We polled 58 marketers to uncover the most important ecommerce KPIs and learned that conversion rate is just one of 23 metrics you should monitor regularly.
Marketing | Sep 9
Matthew Cook on January 8, 2018 (last modified on January 12, 2018) • 3 minute read
When sales reps are equipped with the tools and knowledge necessary to increase their productivity, make better decisions, and close more leads, everyone wins! In fact, companies with best-in-class sales enablement strategies see 84 percent of their sales reps reaching their quotas.
So what makes a sales enablement strategy successful?
As data continues to power nearly every aspect of business functions, it’s also becoming an indispensable asset when it comes to sales. With data comes knowledge—knowledge that can be used to better inform sales reps, improve the sales process, and help sales managers better allocate their time. Incorporating a data-driven sales enablement strategy into your business is one way to boost revenue—here’s how:
Companies that actively use data show 50 percent higher revenue growth than companies that don’t. The power of data is abundantly clear, but why is it so powerful to a sales enablement strategy?
Data has become one of the most powerful drivers behind the sales process, meaning having visibility into such data can have a number of crucial benefits for a sales team. With insights into sales metrics, sales leaders can spend less time working with the numbers and more time leading their sales teams. Sales reps gain a better understanding of the sales process, which, in turn, enables them to increase their efficiency. With access to customized reports, sales teams can see where their weaknesses and strengths lie, allowing everyone to improve where they need to and continue with what’s being done right.
Using a data-driven sales enablement strategy could be compared to driving in a snowstorm: The drive becomes a lot easier when you have the tools in place to see things clearly.
Understanding why data is crucial is one thing, but using the data to boost revenue is an entirely different ballpark. If you plan on using data in your sales enablement strategy, it’s vital that everyone understands how this data can be translated into useful information and how to use it to your company’s advantage.
Capture the data
Capturing the right data will generate insights that allow your sales reps to close more deals much faster—so capturing that data is the first step in the entire process. Having the right tools in place allows sales reps to quickly input data points during each stage of the sale pipeline. To make things even easier, automated action prompts remind reps to enter data points, ensuring more data (and the right) data is easily collected.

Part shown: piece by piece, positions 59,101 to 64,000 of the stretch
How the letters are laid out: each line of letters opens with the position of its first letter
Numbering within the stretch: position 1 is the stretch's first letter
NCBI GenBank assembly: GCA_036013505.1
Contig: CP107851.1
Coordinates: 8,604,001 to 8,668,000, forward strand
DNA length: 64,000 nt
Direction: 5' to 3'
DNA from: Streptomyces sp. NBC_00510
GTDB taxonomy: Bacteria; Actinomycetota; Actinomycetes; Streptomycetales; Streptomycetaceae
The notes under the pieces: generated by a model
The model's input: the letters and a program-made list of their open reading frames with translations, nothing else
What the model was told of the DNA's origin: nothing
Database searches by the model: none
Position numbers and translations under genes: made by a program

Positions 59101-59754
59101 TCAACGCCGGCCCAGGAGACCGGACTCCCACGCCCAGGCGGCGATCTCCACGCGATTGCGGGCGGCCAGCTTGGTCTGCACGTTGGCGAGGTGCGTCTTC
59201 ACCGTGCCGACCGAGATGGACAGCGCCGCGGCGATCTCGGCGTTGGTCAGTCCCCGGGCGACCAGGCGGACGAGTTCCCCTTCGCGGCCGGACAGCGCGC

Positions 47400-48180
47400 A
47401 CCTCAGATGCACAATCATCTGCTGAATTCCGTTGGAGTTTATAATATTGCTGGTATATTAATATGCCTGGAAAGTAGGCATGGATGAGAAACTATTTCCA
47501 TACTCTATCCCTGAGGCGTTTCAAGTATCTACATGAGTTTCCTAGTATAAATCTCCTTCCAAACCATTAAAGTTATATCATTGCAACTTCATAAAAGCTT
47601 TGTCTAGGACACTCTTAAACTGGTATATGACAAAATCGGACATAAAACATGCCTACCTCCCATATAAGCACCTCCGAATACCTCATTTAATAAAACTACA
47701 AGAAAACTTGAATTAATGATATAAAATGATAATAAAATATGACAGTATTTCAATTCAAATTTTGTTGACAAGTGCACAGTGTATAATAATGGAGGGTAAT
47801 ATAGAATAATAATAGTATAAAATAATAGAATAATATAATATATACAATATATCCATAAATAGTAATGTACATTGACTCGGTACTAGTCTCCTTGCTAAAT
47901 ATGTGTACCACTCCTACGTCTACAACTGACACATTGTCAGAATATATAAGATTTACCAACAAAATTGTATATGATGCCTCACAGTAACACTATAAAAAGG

Coach with data
Understanding what all these data mean can be confusing. That’s why sales coaches must have open conversations with sales reps regarding the data that’s been collected and how it can improve their performance. For instance, perhaps the numbers show that leads from one source close faster than leads from another—what does this mean to the sales rep and how can they use the information to optimize leads from all sources? If sales coaches don’t use the data, reps will have a hard time asking the right questions and translating data points into clear observations.
Share data reports
Believe it or not, some sales reps aren’t given access to sales reports. However, this information is vital when it comes to tracking progress, making smarter decisions, and reaching goals. You’ve worked so hard to collect this data, it’s imperative that sales reps have it so they can make improvements and grow. When sales reps are able to see sales goals, forecasts, and call outcomes, they’re better equipped with the tools and information they need to succeed.
A data-driven sales enablement strategy is key to improving sales reps’ performances and increasing revenue for your company. Remember: In order to be successful, you must capture the data, coach with the data, and share the data!
Marketing | Sep 9
Marketing | Sep 3
Sales | Aug 28